Saturday, 9 November 2019


The belfry was crowded and the bells were half-muffled. I left early.

Wednesday, 6 November 2019

Is 61 Old?

In a few hours I shall be 61. Life has changed over the last 20 years: cancer* and divorce aside.

I celebrated my 40th by arranging an ad hoc choir to sing Evensong at Peterborough Cathedral; this was followed by a meal. Several people who came to that 'do' have died.

I was planning to do a similar thing for my 50th but I was having a rough time what with one thing and another. I went to dinner at a friend's house with my then wife but I didn't enjoy it.

I cannot recall my 60th - I don't think I did much. Usually my birthday falls during the week at school when we put on a play: every 2 years it is a musical so I am very much involved. This year the play is later in the term but there is still a rehearsal tomorrow which I shall be at: it will be another 12-hour day.

Is 61 old? Well I get home and just don't want to go out. Now that it is darker and colder at night I certainly don't want to go out. I am currently watching two episodes of House each evening. I then check my email and go to bed by 10. If there is something good on the Comedy Club on Radio 4 Extra I listen to that but I nod off at 1030 at the latest.

I feel old. I want to retire. I hardly make a difference anywhere anymore. The world has changed and the values society holds are not well aligned with my own. 'Twas ever thus, I suppose.

* sorted out I hope - I'm under regular review.

Thursday, 24 October 2019

Do I have any friends?

I have one significant person in my life - this person make my life worth living. Other than that I appear to have few friends - it seems.

I suppose it depends on the definition of a friend. I can absolutely confirm that I know several people who have been extremely helpful over the last few years by taking me to hospital (and home again). I also have a musical friend who I can call on: she and her husband would do all they can to help me.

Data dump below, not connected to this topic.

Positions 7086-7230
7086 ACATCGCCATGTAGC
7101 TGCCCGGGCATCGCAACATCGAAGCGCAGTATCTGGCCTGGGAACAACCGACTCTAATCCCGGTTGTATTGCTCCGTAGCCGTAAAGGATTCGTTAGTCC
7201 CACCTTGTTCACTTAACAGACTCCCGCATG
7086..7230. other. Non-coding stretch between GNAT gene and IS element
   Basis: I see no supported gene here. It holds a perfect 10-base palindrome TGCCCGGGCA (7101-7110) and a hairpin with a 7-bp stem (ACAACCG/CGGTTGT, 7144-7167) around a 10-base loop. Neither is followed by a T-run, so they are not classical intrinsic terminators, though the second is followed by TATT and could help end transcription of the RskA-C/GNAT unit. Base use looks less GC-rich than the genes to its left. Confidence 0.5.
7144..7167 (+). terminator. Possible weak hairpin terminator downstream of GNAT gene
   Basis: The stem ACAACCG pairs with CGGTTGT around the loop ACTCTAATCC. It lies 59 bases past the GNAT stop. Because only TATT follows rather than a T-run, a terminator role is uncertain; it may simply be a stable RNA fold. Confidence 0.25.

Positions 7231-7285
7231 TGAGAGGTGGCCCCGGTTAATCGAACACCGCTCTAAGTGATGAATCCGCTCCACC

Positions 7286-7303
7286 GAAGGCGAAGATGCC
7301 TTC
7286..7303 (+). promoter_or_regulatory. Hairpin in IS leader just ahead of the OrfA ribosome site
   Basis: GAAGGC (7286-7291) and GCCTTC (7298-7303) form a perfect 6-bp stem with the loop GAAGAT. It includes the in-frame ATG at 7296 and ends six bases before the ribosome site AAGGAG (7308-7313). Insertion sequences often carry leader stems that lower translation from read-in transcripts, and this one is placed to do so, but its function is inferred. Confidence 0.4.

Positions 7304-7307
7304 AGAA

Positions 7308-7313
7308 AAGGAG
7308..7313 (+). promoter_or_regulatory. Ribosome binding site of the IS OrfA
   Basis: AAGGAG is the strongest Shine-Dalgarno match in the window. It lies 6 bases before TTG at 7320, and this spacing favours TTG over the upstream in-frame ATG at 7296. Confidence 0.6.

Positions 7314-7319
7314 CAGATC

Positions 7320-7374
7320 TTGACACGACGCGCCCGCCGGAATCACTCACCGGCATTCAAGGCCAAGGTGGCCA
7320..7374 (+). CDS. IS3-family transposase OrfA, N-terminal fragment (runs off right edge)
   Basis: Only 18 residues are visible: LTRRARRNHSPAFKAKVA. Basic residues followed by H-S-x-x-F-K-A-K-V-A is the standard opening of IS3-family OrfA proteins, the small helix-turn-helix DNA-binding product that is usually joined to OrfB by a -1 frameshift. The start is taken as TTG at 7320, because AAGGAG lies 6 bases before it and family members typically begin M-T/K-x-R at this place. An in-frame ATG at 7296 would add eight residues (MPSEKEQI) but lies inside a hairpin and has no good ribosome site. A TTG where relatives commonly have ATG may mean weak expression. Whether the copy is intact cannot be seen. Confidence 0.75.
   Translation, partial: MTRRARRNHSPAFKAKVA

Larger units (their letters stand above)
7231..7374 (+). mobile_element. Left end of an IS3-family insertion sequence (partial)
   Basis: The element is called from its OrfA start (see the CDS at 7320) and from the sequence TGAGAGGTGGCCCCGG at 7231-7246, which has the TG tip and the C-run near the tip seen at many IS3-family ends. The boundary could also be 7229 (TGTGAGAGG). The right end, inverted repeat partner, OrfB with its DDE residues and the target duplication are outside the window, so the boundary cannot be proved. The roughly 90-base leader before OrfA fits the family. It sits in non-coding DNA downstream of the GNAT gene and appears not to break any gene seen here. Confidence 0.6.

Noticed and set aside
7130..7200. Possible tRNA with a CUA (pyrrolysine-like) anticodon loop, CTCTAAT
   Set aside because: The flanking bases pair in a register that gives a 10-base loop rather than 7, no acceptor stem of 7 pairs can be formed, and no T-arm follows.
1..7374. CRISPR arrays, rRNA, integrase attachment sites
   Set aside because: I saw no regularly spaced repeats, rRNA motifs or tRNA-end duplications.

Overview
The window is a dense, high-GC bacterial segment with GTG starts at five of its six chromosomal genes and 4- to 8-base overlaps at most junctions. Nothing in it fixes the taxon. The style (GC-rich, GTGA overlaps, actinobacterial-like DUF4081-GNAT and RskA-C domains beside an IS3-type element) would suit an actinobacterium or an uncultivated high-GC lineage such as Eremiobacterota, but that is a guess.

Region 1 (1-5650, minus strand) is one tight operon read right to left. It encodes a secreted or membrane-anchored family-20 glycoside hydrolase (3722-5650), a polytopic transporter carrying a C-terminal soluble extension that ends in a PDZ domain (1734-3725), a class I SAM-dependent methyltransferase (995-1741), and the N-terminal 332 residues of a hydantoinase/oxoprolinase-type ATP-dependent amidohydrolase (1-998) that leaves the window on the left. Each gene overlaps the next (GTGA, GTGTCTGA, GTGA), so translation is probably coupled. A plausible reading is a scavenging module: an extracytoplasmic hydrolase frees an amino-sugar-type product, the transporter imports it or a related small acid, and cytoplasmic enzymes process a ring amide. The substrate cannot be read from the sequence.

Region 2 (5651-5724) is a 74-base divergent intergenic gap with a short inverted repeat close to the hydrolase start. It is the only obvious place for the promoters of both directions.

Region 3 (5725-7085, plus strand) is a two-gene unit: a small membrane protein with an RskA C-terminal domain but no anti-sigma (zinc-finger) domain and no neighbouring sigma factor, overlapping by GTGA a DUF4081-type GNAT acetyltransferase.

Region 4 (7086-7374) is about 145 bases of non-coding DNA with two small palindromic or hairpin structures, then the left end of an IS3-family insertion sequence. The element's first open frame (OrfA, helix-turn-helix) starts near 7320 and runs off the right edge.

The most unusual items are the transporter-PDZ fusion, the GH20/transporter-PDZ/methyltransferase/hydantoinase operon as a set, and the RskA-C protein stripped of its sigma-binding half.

I was touched by the 2 visitors from work who came to see me in hospital, last May, and grateful to the chap who travelled 45 miles to see me. I phone him occasionally and we know we go back a long way and how we are linked.

I have some friends on Facebook although I am not on there to create a long list - I have about 15.

What I mean is that I seldom seem to get any emails, texts phone calls or letters from anyone. Even my eldest daughter only gets in touch once in a blue moon: she is very busy, I get that.

Have I phoned, emailed, texted or written to anybody myself? Well, no. So is this apparent lack of friends just a symptom of the way we live our lives these days? Maybe it is.

My main hobby is bellringing but I only hear from people if they want something. "Can you ring for a wedding?" After 46 years of bellringing you'd think I would have a few friends in the field. I don't seem to. If one rings a lot of peals (not that I want to) one gets requests to join in. At local Branch level there are monthly meetings but nobody ever talk to me for more than a minute.

I think I project a "stay away" message to which I have alluded before. Even this blog has few readers; I never get any comments.

I cannot imagine my funeral will be very well attended.

Sunday, 13 October 2019

Poor Church Music

I occasionally ring the bells after weddings at my local church. The ringing chamber is right behind the organ pipes which are at the West end of the church.

It has often been the case that the hymns have been played quite dreadfully although today they were tolerable. However, the exit music - Mendelssohn's "Wedding March" was truly awful and I simply do not know how a person can turn up and play it so badly.

I appreciate that the organist may have been old and trying his or her best but the departing congregation would have been shocked.

Saturday, 28 September 2019

David Drinkell R.I.P.

Yesterday was a day of mixed feelings. Earlier I had bought myself a digital organ so I can practice at home so I was upbeat. When I arrived home and turned on my computer it was not long before I saw that David Drinkell has died: then I was downbeat. With social media this news gets around fast but folk are able to send condolences quickly and share their sorrow.